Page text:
A Robot Monk Is Spreading Buddhist Teachings in China

An adorable robot serves up automated mantras

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Xian'er, the robot monk, with its creator, Buddhist monk Master Xianfan. Xue Dongmei/Xinhua Press/Corbis

Robots may not be the most traditional means of spreading Buddhist teachings, but one Chinese temple is giving it a go. By working with engineers and artificial intelligence experts from some of China’s top universities, a Buddhist monk who lives just outside of Beijing has developed a little robot monk who can hold simple conversations and recite traditional chants in hopes of sharing ancient teachings through modern technology.

With bright yellow robes and a shaved head, the two-foot-tall robot pronounced “Xian’er,” (in Chinese, "贤二"), looks like a toy caricature of a Buddhist monk. However, the little robot has the ability to respond to voice commands, answer simple questions about Buddhist teachings and a monk’s day-to-day life, and even recite some mantras, Didi Kirsten Tatlow reports for the New York Times.

At first glance, technology and Buddhism may seem incompatible. After all, Buddhist teachings often center around rejecting materialism and worldly sentiments. However, Master Xianfan, the Buddhist monk behind Xian’er’s creation sees the little robot simply as a more modern tool for spreading the religion’s teachings in a world where billions of people are constantly connected through smartphones and the internet.

"Science and Buddhism are not opposing nor contradicting, and can be combined and mutually compatible," Xianfan tells Joseph Campbell for Reuters.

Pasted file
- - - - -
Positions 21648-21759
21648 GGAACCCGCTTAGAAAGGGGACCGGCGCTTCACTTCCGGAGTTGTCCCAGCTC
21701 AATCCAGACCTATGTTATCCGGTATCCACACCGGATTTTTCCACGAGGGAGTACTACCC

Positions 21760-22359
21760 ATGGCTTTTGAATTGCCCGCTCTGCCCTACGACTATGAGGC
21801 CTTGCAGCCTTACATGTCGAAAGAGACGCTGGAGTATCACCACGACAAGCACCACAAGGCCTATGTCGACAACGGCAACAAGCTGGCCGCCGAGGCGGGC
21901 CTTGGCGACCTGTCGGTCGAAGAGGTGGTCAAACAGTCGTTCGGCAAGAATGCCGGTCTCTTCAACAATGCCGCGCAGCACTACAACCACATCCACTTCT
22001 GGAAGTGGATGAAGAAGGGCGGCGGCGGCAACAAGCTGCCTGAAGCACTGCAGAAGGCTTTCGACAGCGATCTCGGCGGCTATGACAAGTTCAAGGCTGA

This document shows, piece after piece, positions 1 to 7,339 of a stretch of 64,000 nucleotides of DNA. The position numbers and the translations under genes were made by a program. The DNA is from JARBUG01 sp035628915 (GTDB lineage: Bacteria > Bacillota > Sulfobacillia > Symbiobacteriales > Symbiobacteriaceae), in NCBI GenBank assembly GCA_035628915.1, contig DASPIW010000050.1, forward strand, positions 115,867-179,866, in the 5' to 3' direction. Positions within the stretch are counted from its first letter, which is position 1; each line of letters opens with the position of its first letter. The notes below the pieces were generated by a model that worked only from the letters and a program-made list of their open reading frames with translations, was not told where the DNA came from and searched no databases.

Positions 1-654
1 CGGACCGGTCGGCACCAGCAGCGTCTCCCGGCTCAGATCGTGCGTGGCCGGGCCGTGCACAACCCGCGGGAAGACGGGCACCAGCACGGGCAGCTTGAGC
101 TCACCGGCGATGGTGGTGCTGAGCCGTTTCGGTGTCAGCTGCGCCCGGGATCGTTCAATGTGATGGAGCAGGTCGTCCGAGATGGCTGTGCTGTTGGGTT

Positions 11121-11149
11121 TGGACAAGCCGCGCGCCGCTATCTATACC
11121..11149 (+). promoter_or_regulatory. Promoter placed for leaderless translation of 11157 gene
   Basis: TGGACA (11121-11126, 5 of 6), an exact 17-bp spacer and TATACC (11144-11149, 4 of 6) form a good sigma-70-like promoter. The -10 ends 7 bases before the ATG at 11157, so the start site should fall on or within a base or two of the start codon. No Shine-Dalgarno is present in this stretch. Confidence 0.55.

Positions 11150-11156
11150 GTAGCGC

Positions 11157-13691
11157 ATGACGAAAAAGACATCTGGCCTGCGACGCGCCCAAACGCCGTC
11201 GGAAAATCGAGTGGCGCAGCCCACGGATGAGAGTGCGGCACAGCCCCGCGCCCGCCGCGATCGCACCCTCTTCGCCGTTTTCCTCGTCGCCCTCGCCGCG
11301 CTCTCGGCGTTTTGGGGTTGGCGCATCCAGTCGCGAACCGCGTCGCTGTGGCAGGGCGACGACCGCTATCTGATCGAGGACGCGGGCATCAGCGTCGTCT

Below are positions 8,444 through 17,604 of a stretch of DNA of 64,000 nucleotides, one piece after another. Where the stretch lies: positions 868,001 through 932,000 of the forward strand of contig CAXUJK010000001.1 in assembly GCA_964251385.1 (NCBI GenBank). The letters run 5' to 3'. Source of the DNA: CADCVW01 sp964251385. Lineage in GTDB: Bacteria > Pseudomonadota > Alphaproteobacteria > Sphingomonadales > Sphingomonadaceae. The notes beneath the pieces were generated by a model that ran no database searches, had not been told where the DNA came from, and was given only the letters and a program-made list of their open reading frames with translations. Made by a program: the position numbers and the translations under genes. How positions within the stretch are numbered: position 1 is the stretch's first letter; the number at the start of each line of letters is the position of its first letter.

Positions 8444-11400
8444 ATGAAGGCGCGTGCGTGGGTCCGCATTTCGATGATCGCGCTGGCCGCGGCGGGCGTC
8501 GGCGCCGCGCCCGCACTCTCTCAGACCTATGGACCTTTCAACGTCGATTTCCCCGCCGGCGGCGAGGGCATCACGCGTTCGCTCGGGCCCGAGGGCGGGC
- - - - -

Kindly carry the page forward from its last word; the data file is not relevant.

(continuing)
Xian’er began as a sketch Xianfan drew in 2011 soon after he first joined the Longquan temple outside of Beijing, Harriet Sherwood reports for The Guardian. Since then, the temple has used the character as a means for spreading its teachings as China’s ruling Communist Party has relaxed laws regarding religion in the country. For several years, the temple has produced cartoons and comic books starring Xian’er. Now, Xianfan hopes that by stepping off of the page, his cartoon creation might help draw new converts to Buddhism in a fast-paced, technology-heavy world.

"Buddhism is something that attaches much importance to inner heart, and pays attention to the individual's spiritual world," Xianfan tells Campbell. "It is a kind of elevated culture. Speaking from this perspective, I think it can satisfy the needs of many people."

Since his debut last October, Xian’er has become a minor celebrity at the temple, with news of the robot drawing visitors to the temple in hopes of catching a glimpse of the mechanical monk. However, not everyone is as enthusiastic about the robot as Xianfan, Tatlow reports.

“It relies on permutations and combinations of words to solve problems, but whether it can really deal with deep personal issues, I’m not sure,” Zhang Ping, a woman visiting the temple, tells Tatlow. “Everyone is different. For some, those may be about family, for others, about work.”

Xian’er’s repertoire may be somewhat limited to certain phrases and questions at the moment, but Xianfan hopes that will soon change. Just months after Xian’er’s debut, the monk is back at work with programmers and engineers on creating a new version of Xian’er, which will have a broader range of responses and functions, Campbell reports. But don’t expect the cute little robot to show up on store shelves any time soon.

“We’re not doing this for commerce, but just because we want to use more modern ways to spread Buddhist teachings,” Xianfan tells Beijing News.

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"Xian'Er" makes its debut at the Guangzhou Animation Festival in October, 2015. Xinhua/Xinhua Press/Corbis

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